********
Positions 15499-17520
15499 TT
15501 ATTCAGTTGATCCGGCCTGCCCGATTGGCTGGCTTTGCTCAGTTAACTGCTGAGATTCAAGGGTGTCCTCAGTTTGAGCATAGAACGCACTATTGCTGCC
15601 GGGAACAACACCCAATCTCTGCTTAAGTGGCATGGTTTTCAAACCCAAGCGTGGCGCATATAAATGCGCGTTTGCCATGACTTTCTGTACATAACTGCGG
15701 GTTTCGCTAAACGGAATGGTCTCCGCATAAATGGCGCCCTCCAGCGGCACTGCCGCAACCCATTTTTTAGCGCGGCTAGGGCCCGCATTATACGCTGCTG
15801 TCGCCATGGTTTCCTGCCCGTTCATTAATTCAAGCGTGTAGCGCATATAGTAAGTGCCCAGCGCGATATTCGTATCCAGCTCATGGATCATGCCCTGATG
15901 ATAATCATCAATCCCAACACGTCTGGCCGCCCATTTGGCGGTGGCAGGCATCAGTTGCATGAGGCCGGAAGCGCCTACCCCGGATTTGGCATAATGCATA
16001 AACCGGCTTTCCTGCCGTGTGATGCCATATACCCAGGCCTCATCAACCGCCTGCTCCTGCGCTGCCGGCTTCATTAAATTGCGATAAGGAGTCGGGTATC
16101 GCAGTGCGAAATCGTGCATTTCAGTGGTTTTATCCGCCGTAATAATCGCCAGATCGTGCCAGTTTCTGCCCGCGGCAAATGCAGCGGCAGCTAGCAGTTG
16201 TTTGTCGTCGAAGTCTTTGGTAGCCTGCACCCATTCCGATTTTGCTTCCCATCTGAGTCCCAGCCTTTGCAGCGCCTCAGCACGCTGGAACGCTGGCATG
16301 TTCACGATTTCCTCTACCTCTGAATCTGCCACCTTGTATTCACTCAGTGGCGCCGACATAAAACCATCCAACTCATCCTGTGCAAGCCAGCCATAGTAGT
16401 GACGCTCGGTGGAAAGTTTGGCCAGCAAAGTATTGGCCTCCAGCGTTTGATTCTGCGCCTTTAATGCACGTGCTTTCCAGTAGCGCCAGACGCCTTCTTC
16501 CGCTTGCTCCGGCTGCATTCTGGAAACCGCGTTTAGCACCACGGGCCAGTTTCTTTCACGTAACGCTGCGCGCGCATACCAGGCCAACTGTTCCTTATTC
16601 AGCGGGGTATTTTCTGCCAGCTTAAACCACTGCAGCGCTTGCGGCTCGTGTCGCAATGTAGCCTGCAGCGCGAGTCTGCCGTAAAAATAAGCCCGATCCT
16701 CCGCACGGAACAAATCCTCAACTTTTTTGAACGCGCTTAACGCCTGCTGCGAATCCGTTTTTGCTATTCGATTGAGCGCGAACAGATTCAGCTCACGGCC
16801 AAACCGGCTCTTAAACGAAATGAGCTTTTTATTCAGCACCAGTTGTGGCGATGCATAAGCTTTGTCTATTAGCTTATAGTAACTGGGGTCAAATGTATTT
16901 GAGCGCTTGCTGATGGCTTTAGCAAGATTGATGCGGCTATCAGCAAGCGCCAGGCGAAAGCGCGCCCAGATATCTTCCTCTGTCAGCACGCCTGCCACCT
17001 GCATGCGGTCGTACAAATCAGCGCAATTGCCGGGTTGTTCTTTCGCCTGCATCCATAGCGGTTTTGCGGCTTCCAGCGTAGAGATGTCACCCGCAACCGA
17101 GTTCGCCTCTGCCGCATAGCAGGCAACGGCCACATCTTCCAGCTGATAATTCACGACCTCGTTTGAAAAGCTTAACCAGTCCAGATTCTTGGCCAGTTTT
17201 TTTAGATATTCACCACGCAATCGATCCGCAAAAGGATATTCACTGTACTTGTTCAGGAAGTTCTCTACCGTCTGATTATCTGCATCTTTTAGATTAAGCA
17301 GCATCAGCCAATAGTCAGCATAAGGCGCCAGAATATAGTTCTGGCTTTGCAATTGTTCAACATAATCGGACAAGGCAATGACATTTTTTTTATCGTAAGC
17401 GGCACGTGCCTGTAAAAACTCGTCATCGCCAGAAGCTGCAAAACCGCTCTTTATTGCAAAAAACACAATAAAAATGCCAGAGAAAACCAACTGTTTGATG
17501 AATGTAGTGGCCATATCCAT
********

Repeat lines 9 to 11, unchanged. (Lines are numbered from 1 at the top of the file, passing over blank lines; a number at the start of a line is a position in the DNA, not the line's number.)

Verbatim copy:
16101 GCAGTGCGAAATCGTGCATTTCAGTGGTTTTATCCGCCGTAATAATCGCCAGATCGTGCCAGTTTCTGCCCGCGGCAAATGCAGCGGCAGCTAGCAGTTG
16201 TTTGTCGTCGAAGTCTTTGGTAGCCTGCACCCATTCCGATTTTGCTTCCCATCTGAGTCCCAGCCTTTGCAGCGCCTCAGCACGCTGGAACGCTGGCATG
16301 TTCACGATTTCCTCTACCTCTGAATCTGCCACCTTGTATTCACTCAGTGGCGCCGACATAAAACCATCCAACTCATCCTGTGCAAGCCAGCCATAGTAGT